The skilled trades have always been a good bet if you’re looking for a well-paid, in-demand career, and that’s going to continue in the years ahead—both in BC and across the globe. Here at home, our import- and export-based economy, abundant natural resources, and thriving metropolitan centres mean that industries ranging from forestry and mining to shipbuilding and transportation are needed more than ever.
Even better, more than a million jobs are projected to open in BC by 2025—part of an ongoing transition as baby boomers continue to retire. Employers are eager to recruit and retain the next generation of skilled workers, and they look to apprenticeship programs to pair them with tomorrow’s talent.
What is an apprenticeship?
We’ve all heard the term “apprentice” and usually define it as someone learning a specific craft. But in the workforce, it’s important to understand that it has a much more specific, technical meaning.
An apprenticeship is a specific type of job training in which you seek a sponsor—typically an employer—to hire you or place you in a paid position so you can learn the tricks of the trade. On top of that, you’re expected to attend an affiliated college, university, or institution part-time, where your instructors are certified journey persons with expertise and experience in your chosen area.
An apprenticeship is not only a great way to earn while you learn, but it also leads to higher income and more career opportunities. Plus, the majority of apprentices in BC are eligible for Employment Insurance benefits during their technical training period.
At the end of the process, workers who trained as apprentices generally outcompete their counterparts in health and safety performance, productivity, and overall quality of work. They’re already equipped with excellent knowledge of the businesses they’ve trained with, and they’ve built relationships with customers. It’s no wonder employers often hire their apprentices—on average, the ROI they receive from training is nearly 50%, or $1.47 earned for every $1.00 spent.
But not all apprentices will work for the organization they trained with. While all programs in BC lead to a Certificate of Qualification for employment in the province, some yield the Interprovincial Red Seal, which opens opportunities nationwide.
How does an apprenticeship work?
All apprenticeships in BC are overseen by the Industry Training Authority (ITA), but first, you have to find a sponsor who will register with the ITA and commit to supporting you, as well as an employer who’s willing to hire you. Usually the organization that hires you also sponsors you—though there are exceptions. For example, a union could sponsor your apprenticeship, and it would then be its responsibility to help connect you with jobs.
When you and your sponsor register your apprenticeship with the ITA, you’ll also select an institution where you’ll complete your technical training. Typically, 80% of an apprenticeship takes place on job sites learning practical, hands-on skills, while the other 20% happens in classrooms and labs to attain the theoretical knowledge needed for your profession. Instead of attending school intermittently, you’ll likely spend a set number of weeks in class per year.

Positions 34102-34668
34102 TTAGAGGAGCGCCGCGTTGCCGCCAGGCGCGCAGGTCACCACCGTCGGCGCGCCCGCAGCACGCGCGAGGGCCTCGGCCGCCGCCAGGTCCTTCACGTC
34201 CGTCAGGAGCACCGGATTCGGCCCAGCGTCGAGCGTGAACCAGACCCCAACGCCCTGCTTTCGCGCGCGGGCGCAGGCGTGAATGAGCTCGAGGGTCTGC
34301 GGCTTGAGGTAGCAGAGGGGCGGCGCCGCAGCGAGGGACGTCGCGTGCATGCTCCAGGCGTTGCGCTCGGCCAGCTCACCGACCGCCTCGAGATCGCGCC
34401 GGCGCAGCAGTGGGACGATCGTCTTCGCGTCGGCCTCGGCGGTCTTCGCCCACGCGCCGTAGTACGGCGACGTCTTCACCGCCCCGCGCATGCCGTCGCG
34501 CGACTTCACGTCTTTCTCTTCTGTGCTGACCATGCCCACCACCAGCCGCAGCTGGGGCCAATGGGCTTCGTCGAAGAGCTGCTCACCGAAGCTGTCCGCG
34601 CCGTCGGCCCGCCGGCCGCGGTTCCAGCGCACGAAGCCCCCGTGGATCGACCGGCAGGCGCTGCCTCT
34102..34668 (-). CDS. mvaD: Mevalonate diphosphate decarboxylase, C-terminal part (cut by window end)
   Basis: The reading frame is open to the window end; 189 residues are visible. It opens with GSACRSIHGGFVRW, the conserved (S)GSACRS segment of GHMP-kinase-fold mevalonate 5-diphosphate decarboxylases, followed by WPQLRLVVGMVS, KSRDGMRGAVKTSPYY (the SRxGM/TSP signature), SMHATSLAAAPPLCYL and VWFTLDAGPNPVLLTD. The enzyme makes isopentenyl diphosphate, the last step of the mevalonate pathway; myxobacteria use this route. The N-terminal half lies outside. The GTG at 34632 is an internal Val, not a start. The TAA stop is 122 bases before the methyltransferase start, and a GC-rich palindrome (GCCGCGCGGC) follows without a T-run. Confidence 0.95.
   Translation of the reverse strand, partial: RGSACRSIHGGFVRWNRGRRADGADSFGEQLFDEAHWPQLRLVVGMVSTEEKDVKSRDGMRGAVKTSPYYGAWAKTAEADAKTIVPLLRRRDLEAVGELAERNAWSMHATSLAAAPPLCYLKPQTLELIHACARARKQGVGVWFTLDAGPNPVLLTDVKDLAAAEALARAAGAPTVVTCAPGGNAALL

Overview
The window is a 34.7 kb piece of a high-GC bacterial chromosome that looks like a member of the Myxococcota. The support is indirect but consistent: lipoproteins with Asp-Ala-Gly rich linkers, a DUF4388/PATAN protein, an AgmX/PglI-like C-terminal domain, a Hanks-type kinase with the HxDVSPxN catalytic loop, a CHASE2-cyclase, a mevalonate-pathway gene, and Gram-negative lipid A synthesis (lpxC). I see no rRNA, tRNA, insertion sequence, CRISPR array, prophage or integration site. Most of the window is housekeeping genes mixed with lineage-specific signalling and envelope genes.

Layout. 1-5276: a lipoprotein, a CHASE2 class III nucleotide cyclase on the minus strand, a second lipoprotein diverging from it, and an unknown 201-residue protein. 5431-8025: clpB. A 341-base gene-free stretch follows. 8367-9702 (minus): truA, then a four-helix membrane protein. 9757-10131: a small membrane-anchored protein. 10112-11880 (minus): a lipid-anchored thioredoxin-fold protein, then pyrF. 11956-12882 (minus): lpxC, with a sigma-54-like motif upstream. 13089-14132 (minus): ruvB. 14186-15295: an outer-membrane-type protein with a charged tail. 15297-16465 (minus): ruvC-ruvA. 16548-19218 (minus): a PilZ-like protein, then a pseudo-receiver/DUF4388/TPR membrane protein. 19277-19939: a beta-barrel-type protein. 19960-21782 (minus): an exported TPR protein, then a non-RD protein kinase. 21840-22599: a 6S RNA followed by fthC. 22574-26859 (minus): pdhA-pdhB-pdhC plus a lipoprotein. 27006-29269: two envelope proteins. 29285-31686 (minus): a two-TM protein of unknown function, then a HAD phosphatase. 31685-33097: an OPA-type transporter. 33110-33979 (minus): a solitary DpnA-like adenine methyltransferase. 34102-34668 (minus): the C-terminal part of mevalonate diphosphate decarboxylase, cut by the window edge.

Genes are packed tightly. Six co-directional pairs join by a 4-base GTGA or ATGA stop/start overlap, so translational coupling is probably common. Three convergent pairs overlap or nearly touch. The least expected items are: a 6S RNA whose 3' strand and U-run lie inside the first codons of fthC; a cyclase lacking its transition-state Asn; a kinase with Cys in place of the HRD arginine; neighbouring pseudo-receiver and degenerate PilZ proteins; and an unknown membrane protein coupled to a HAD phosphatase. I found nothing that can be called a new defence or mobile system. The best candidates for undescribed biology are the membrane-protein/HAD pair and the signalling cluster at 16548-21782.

Apprenticeships can take anywhere from one to five years to finish, with four years being the average length. They normally consist of four levels, each of which culminates in an examination administered at your technical training institution by the ITA. At the end of your apprenticeship, the ITA also holds a final exam for all the apprentices in your field, at your level, training at your school—once you pass, you’re a certified tradesperson.
Jumpstart your apprenticeship at BCIT
At BCIT, there is a 98% employment rate for BCIT Apprenticeship completers. BCIT offers several programs that either streamline the process of becoming an apprentice, have apprenticeship opportunities built in, or count towards your technical training.
For example, when you take the Foundation program—which is offered in over 20 trades—you’ll finish your courses with level one, and sometimes level two, of your technical training already complete. Students who have taken the Foundation program are frequently sought by employers, and they come back to BCIT once a year to continue their technical training while they work.
If you’re doing a full-time Diploma program at BCIT, there could be a co-op component where you spend part of your semester training with an external employer. Depending on the particular co-op, this can count toward technical training for an apprenticeship—either level one, level two, or level three, though some co-ops are so comprehensive that they account for all four levels within a single program.
Of course, the Institute also offers standard Apprenticeship Training in more than 20 trades, allowing you to meet with a sponsor and register with the ITA on your own terms, then come to BCIT for your technical training.
Our students’ education is our priority and we will continue to deliver the applied instruction, collaborative experience, and industry connections that students can expect from a BCIT credential. We are developing remote and in-person solutions specific to the unique needs of programs and are taking all measures to ensure the safety and wellbeing of our students, faculty, and staff. Call or email Apprentice Services to learn more about starting your apprenticeship journey at BCIT.